Having mentioned the Philippines, it becomes somewhat inevitable for writers of color like Alumit to make the country of origin the subject and/or the setting of their novels. On the one hand, it displays the objectification of the mother country to correspond to the Westerners’ penchant for the exotic. On the other hand, it manifests the exiled Filipino’s nostalgia for the old country, no matter if the home revisited is never any more the home left behind. Either way, the Philippines was fondly imagined by Alumit in Letters to Montgomery Clift. Despite the distance, the novel’s characters remain connected to the homeland at the other end of the vast Pacific through the rituals of praying to the saints and dead ancestors as well as through the preparation of Filipino food like adobo and hopia mongo and lumpia, pansit and rice. More than these consumptions as metaphorical engulfing of a lost part of one’s being, these links serve to counter the estrangement that expatriate citizens experience in their adoptive countries. Hence, it is with trepidation that Bong Bong would partake of the Chinese food his first foster family kept preparing for him so he “could feel more at home.” How could he, when he did not hail from China? When Bong Bong lamented that “to the Webers if you were oriental you were Chinese” despite the fact that Filipinos and Chinese may be taken apart, it calls to mind the orientalizing motive of the West in conflating the non-West territories into one world that necessitates a worlding into the Empire. It is furthermore exemplified when he hooked up with a man who, having gotten it on with an Asian guy for the first time, mistook him for a Chinese or Vietnamese.
The abovementioned racial stereotyping gets treated more intricately when the professions of Bong Bong and his Filipino foster sister Amada are considered. They are film and television extras, yet another metaphor for the outsiders in America that they are. As “professional extra,” Bong Bong became a part of a Vietnam war crowd, while Amada “played a woman who had just been bombed in Hiroshima” and other racial typecasting wherein “some Asian woman is willing to die for [white guys].” In effect, their portrayal as aliens likewise separates them from other possibilities like bagging major roles or showing other universally human facets that go beyond oriental stereotyping.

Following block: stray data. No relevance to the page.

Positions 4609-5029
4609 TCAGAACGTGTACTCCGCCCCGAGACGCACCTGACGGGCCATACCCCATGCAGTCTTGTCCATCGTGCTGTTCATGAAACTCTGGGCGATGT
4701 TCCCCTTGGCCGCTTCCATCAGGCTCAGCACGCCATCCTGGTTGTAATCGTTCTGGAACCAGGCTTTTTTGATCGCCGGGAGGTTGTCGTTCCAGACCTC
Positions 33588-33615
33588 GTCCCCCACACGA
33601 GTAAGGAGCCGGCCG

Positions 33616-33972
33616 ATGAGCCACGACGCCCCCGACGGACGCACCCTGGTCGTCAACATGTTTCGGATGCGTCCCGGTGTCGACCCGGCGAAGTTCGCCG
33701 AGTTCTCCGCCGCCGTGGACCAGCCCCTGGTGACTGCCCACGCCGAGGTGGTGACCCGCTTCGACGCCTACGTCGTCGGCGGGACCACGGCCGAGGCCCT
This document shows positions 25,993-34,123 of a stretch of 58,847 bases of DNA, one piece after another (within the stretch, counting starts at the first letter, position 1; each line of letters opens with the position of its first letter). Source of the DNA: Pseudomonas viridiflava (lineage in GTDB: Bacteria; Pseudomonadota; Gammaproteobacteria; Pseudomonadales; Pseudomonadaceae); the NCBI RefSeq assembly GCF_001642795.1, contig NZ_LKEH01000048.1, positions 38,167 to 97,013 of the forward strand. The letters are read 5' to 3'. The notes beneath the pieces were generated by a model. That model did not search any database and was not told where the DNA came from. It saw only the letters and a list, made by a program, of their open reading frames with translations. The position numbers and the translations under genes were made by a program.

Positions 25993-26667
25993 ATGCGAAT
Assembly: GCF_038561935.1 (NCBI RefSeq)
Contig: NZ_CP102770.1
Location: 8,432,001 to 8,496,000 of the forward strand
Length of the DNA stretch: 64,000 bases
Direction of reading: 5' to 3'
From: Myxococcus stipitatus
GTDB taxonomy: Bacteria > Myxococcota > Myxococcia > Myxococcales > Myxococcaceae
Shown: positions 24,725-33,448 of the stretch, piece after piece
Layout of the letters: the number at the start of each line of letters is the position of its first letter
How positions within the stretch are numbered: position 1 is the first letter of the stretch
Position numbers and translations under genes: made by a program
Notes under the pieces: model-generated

An accurate stereotype among these exiles is the yearning to return to the homeland, which Bong Bong felt first in the novel’s eighth chapter but will find fulfillment only in the novel’s last quarter. His search for his mother also serves as an allegorical search for the motherland, one that disappeared because of one strongman’s scheme to change the course of his ruled country’s history. Since Alumit was already in America when Marcos declared Martial Law in the early 70’s, the Philippines he knows of includes commodities like Philippine articles and travel books and memories of elder Filipinos who had enough of these before moving to the U.S. for greener pastures. The novel charts these commodities in the American libraries and memories of Aunt Yuna and the Arangans as well. His research on the Marcos regime to incorporate into the novel’s plot is most likely propelled by the fact that a large portion of what the international community knows about the Philippines is about the excesses of the Marcoses. Early on in the novel, some of Marcos’ cohorts abducted Bong Bong’s father to make him pay for being a staunch critic of the dictator. This civil violence among suspected subversives would recur in the episodes wherein Mrs. Billaruz details her rape by her abductors and Bong Bong’s own mother’s ordeal and countless others’ in various detention centers. By stark contrast, the autocrat’s wife Imelda escaped being satirized for her thousands of pairs of shoes in the novel but was skewered all the same for her ownership of the elegant Crown Building in New York and her erection of the “dark monstrosity” of the Cultural Center “to make her mark in the city [of Manila].” This lost country would materialize soon after Bong Bong’s painstaking collection of travel money afforded him a trip to the Philippines, momentarily divorcing him from his faithful letter-writing to the dead actor Montgomery Clift, an escapist albeit therapeutic activity that preoccupied him while pining away for his mother trapped in the homeland.